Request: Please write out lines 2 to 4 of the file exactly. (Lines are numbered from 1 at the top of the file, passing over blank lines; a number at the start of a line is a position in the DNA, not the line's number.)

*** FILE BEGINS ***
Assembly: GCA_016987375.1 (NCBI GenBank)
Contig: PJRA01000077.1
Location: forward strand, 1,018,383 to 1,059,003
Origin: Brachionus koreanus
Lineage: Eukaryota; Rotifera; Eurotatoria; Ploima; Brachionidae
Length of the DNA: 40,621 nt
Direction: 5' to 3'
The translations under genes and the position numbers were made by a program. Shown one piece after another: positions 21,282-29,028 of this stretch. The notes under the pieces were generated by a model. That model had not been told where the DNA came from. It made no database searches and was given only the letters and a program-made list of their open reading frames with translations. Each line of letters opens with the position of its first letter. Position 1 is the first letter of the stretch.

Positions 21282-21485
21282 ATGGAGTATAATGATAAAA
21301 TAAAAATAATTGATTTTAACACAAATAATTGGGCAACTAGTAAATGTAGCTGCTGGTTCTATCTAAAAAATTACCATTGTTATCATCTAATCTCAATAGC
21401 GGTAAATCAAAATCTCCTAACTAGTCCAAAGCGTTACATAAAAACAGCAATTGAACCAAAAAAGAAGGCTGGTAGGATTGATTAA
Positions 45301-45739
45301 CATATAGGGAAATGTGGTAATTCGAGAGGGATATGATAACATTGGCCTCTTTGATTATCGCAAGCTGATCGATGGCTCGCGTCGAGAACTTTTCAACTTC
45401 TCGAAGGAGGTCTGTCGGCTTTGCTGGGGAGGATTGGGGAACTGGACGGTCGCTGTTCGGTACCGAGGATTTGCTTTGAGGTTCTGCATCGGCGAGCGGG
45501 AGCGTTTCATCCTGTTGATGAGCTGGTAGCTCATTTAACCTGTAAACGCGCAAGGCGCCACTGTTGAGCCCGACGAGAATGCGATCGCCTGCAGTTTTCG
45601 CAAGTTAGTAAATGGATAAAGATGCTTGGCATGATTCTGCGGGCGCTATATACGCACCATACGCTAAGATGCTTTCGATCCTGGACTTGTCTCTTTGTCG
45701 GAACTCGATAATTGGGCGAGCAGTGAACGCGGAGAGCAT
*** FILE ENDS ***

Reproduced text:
Contig: PJRA01000077.1
Location: forward strand, 1,018,383 to 1,059,003
Origin: Brachionus koreanus